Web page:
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September 19, 2020
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Multinational companies account for nearly a fifth of global CO2 emissions, researchers say Charleston Sues 24 Fossil Fuel Companies For Costs Of Surviving Climate Change Vattenfall Ready to Close Largest German Coal Plant Hydroelectric-solar microgrid powering operations in Patagonia National Park WA’s South West could soon be home to an advanced manufacturing hub Hotter oceans make the tropics expand polewards Power companies face hardship in pandemic Australia’s Suncorp to stop financing, insuring oil and gas industry by 2025 Report sees India’s reliance on thermal power dropping to 50% in 2021, 43% in 2026 People power wins over coal funders Bill McKibben Sees “Vivid Possibilities For A Rapid Energy Transformation” RWE looking at renewables, hydrogen for future growth opportunities US power generator Vistra receives permit for 1.1GW battery storage Phillips 66 plans world’s largest renewable fuels plant Innovative Byproduct-Hydrogen Fuel Cell Power Plant Completed Global offshore wind industry takes huge strides Northvolt: $3 Billion For 2 Battery Gigafactories In Europe Repsol on board with aviation biofuels GoodFuels supports EU’s RED II 250 million coastal dwellers to face rising floods ‘Extreme’ glacier loss events linked to human-caused climate change for first time Free Solar-Powered Irrigation to India’s Farmers? Deutsche Bank to stop global coal mining business activities by 2025, also halt oil sands funding Renewables in Asia: A hard race against fossil fuels World’s Largest Solar Power Plant Moves Forward In UAE Human activity likely cause of Arctic’s heat wave Ireland’s renewable electricity scheme gets EU approval Greta Thunberg wins 1 million euro prize, says she will donate it to environmental groups Hanoi air pollution control to be enhanced Velocys backs call for more investment in sustainable aviation technology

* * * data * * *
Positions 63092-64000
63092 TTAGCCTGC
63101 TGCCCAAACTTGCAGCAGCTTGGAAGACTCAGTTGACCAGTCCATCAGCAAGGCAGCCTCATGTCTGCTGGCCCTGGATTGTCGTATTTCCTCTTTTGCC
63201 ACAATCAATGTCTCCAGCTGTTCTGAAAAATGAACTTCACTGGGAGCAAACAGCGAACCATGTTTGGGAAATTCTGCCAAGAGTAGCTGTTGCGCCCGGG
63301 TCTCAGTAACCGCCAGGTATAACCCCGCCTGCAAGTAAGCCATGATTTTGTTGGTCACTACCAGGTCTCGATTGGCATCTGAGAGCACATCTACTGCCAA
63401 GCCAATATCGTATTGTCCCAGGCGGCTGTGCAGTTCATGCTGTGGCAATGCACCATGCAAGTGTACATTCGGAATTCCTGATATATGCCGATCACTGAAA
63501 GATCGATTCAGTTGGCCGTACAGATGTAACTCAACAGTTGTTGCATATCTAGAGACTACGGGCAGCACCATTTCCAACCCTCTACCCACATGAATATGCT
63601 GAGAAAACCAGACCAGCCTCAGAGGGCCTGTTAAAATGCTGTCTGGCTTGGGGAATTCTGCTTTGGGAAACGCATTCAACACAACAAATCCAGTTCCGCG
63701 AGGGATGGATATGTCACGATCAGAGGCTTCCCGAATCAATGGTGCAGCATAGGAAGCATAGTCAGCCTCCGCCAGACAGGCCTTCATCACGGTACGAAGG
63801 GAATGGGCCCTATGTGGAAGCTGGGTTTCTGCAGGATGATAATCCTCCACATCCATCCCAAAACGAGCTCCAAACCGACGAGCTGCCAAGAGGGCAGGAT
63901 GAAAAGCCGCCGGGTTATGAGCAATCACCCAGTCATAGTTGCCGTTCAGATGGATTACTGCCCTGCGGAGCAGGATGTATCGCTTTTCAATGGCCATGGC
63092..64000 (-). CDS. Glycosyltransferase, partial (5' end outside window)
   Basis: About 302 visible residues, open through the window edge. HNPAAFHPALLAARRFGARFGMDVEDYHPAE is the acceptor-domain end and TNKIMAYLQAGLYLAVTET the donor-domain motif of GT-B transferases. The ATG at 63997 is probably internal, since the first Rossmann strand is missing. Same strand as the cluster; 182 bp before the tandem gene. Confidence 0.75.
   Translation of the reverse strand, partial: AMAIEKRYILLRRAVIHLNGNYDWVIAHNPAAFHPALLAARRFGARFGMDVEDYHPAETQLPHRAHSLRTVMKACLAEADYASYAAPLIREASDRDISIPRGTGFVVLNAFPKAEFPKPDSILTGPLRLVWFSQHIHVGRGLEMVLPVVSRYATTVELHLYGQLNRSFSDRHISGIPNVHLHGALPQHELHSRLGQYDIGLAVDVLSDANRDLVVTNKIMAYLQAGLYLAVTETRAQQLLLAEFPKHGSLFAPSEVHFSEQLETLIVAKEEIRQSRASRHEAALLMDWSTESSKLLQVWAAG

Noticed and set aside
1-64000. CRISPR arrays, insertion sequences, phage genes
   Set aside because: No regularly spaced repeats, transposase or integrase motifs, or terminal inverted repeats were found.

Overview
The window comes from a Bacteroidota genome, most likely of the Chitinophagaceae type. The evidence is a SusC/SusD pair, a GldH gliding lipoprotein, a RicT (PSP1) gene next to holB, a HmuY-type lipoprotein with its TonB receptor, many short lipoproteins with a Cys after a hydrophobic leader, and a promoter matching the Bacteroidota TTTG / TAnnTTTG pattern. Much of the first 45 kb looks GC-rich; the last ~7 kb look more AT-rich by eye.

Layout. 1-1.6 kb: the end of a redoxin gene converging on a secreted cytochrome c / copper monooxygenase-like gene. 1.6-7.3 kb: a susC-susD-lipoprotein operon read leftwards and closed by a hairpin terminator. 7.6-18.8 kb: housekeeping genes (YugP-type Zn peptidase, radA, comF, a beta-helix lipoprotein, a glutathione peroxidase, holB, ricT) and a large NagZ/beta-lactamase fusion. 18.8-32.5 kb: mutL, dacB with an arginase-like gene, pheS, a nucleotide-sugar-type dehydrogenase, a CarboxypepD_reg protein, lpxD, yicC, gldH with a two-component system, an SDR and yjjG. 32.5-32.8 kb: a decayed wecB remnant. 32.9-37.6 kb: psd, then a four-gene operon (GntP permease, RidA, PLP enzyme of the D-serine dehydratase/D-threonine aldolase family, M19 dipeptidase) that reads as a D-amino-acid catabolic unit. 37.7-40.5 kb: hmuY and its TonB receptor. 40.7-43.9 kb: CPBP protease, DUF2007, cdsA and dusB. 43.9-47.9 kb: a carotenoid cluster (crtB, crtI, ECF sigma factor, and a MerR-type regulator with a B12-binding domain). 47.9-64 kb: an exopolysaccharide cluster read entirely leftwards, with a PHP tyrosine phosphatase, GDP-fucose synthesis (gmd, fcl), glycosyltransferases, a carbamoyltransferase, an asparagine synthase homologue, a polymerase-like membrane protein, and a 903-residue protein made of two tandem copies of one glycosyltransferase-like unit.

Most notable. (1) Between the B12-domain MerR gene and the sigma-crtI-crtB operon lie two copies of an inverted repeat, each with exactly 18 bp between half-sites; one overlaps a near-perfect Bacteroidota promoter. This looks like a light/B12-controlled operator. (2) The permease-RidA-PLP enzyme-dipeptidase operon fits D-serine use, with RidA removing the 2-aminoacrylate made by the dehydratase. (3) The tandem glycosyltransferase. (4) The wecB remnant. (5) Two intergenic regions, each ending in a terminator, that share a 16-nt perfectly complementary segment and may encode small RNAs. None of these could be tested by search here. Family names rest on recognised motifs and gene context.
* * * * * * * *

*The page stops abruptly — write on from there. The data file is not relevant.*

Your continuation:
Renewables in Asia: A hard race against fossil fuels

The COVID-19 pandemic has been an extraordinary shock to the international economic situation. It has additionally suppressed the energy sector by rapidly bringing demand down. Consequently, plunging demand has resulted in a bottoming out of coal and oil costs virtually everywhere. This descent is speeding up the shift away from these fuels in numerous markets.

Asia’s energy future is a crucial factor for the health of the global climate.

REN21’s Community Manager, Vibhushree Hamirwasia, comments on why it is a tough race between coal and renewables in Asia.

Asia is home to over 50% of the world’s population, over 60% of the world’s largest cities and this region has seen tremendous economic growth. Economic growth comes with rapidly increasing energy demand. While renewables in Asia are on the rise, fossil fuels (especially coal and natural gas) are rising even faster to meet this demand.

Consequently, Asia remains a coal stronghold with the risk of even offsetting the global decline for coal. Over 80% of the 500 GW of global coal capacity is located in Asia and this is only expected to grow. Experts believe Asia’s share in the global demand for coal could increase to 81% in 2030 (up from 77% now), The consequences would be desastrous. More coal means more air pollution and energy insecurity. Already now, over 45% of the world’s CO2 emissions are concentrated in Asia. The region counts 93 of the 100 world’s most polluted cities. The connections between pollution and negative health impact are clear.

A different energy future is possible